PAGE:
Fresh egg producer Cal-Maine Foods (NASDAQ:CALM) grew its sales volume in the fiscal fourth quarter, but average selling price tumbled amid a supply-demand imbalance. Revenue was down more than 30% from the prior-year period, and the company posted a substantial loss. Following its variable dividend policy, Cal-Maine won't be paying investors a dividend for the fourth quarter.

A rough quarter

Cal-Maine sold 254.8 million dozen eggs during the fourth quarter, up 1.1% year over year. But that volume increase was no match for collapsing prices. Net average selling price per dozen was just $1.062 during the quarter, down 37.3% year over year. The Southeast was particularly weak, with market prices for conventional eggs down 52%.

The net result of these price declines was a very weak quarter, in terms of both revenue and the bottom line.


Q4 2019

Q4 2018


Compared to Average Analyst Estimate 


$280.6 million

$443.1 million


Missed by $13.66 million

Earnings per share




Missed by $0.15

Data source: Cal-Maine Foods.

"The unfavorable supply and demand balance and anticipated future egg supply growth trends have continued to affect market prices and our business. Over the past five quarters, we have noted our concern about the growing hatch rate pointing to a potential significant increase in laying hens and an oversupply of eggs," said Cal-Maine CEO Dolph Baker in prepared remarks included along with the earnings release.

The USDA reported 341.5 million hens as of April 1, a near-record number. On top of the abundance of hens, a more productive flock and an increased hatch rate are exacerbating the oversupply of eggs. "If these trends continue, we expect further pressure on market prices through calendar 2019," Baker added.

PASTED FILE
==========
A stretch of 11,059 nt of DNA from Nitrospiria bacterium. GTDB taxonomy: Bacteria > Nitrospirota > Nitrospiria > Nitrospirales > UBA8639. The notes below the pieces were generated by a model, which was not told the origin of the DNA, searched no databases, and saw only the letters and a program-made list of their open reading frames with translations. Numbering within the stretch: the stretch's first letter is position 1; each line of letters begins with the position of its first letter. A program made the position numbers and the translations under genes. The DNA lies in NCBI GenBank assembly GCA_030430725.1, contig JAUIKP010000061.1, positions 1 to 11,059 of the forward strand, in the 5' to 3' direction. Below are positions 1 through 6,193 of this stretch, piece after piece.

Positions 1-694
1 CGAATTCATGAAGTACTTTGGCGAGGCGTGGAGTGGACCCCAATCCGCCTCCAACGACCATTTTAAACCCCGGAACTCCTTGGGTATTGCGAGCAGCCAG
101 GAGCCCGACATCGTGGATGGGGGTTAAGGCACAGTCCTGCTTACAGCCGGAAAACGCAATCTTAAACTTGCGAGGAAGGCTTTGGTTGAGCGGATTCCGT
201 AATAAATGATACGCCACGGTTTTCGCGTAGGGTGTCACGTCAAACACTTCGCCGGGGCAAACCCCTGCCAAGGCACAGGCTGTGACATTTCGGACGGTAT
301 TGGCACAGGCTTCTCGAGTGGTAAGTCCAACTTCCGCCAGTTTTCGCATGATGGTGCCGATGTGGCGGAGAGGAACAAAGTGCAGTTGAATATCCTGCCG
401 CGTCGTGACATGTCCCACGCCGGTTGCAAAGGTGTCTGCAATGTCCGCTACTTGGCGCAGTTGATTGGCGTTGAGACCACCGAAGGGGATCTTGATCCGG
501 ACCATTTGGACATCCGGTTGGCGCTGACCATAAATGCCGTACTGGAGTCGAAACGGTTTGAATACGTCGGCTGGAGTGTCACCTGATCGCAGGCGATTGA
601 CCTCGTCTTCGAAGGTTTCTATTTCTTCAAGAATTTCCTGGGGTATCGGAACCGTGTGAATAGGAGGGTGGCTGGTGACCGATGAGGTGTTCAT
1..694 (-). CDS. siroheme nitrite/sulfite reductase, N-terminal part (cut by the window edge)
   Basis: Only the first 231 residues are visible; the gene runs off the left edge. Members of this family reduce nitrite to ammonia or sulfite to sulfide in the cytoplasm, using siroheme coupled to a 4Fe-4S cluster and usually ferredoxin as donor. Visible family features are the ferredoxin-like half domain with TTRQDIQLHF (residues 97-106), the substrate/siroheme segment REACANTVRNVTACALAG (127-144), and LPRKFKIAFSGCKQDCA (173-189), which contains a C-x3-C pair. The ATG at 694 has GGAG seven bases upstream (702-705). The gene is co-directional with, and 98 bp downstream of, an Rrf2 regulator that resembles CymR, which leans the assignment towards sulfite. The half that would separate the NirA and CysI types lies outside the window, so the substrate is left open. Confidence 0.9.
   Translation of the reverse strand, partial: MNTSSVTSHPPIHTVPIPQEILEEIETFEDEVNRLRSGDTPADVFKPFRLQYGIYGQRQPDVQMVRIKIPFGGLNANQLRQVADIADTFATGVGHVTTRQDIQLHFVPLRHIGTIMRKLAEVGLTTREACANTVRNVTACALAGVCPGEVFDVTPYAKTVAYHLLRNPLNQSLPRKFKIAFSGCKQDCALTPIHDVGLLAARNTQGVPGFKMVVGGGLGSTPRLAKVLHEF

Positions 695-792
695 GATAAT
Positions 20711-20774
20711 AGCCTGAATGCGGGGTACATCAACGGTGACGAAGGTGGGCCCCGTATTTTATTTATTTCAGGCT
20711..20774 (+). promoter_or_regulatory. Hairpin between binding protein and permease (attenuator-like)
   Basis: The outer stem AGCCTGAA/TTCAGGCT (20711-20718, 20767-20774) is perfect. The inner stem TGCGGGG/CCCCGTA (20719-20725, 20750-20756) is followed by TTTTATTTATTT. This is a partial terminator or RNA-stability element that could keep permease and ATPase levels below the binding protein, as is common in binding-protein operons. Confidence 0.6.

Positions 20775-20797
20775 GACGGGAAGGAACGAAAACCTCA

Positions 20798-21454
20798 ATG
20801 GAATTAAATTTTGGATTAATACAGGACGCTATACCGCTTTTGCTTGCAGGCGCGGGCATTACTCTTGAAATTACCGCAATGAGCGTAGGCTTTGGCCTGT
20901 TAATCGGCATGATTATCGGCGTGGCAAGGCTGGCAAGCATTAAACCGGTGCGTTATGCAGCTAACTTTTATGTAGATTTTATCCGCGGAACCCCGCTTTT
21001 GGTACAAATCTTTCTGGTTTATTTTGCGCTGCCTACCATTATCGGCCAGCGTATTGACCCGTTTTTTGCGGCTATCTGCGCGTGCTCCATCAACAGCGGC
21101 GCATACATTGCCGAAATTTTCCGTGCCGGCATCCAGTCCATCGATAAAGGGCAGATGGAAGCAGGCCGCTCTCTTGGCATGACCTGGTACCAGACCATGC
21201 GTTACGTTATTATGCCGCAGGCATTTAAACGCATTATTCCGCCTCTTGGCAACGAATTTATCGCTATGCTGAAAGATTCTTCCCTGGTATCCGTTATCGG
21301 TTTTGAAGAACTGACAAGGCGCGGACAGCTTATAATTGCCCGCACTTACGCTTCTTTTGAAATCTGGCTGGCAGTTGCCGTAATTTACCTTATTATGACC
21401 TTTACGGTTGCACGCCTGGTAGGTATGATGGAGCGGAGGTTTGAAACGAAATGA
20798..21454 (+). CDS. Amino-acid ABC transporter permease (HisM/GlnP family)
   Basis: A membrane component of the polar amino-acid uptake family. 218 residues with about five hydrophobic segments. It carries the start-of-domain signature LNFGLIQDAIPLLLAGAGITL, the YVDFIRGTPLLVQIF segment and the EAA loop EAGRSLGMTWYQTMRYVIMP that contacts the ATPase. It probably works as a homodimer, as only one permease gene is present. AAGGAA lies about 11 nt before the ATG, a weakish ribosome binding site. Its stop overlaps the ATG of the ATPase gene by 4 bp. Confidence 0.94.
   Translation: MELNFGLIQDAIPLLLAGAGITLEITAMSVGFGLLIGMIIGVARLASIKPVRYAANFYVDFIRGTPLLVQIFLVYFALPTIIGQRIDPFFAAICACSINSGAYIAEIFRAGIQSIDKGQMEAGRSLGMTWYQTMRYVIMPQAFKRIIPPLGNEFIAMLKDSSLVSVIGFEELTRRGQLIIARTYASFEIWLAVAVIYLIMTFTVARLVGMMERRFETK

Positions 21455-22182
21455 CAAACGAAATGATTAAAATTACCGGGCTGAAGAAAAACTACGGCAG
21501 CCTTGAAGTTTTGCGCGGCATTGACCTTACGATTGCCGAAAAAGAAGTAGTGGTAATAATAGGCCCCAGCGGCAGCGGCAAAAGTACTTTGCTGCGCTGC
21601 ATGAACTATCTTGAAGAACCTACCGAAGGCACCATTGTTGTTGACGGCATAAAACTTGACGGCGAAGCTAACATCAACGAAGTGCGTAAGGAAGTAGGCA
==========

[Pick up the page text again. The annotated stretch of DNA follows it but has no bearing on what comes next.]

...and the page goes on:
Slumping prices for conventional eggs created a larger price difference between conventional and specialty eggs, which led to a 1.2% decline in average selling price and lower sales volume for Cal-Maine's pricier products. Specialty eggs generated about $117.6 million of revenue in the quarter, down from $128.5 million in the prior-year period.

Carton holding 15 brown eggs

Image source: Getty Images.

No dividend, and more challenges ahead

Cal-Maine follows a variable dividend policy, where the dividend is set each quarter based on the net income produced by the company. In a profitable quarter, Cal-Maine pays a cash dividend equivalent to one-third of its net income. In a quarter where net income is negative, no dividend is paid. Following an unprofitable quarter, the company restarts the dividend only when its cumulative profits, starting from when the last dividend was paid, turn positive.

With Cal-Maine reporting a loss in the fourth quarter, the company won't be paying a dividend to shareholders.

Looking ahead, Cal-Maine sees problems other than price pressure. Feed costs are expected to be volatile in fiscal 2020, with historic rainfall and flooding putting upward pressure on grain prices, and lower exports due to tariffs putting downward pressure on grain prices. "As such, we expect our feed costs to be more volatile and potentially higher in fiscal 2020," Baker said.

The potential for declining selling prices and rising feed costs over the next few quarters doesn't bode well for the bottom line or the dividend. Fiscal 2020 is shaping up to be a rough year for Cal-Maine Foods.

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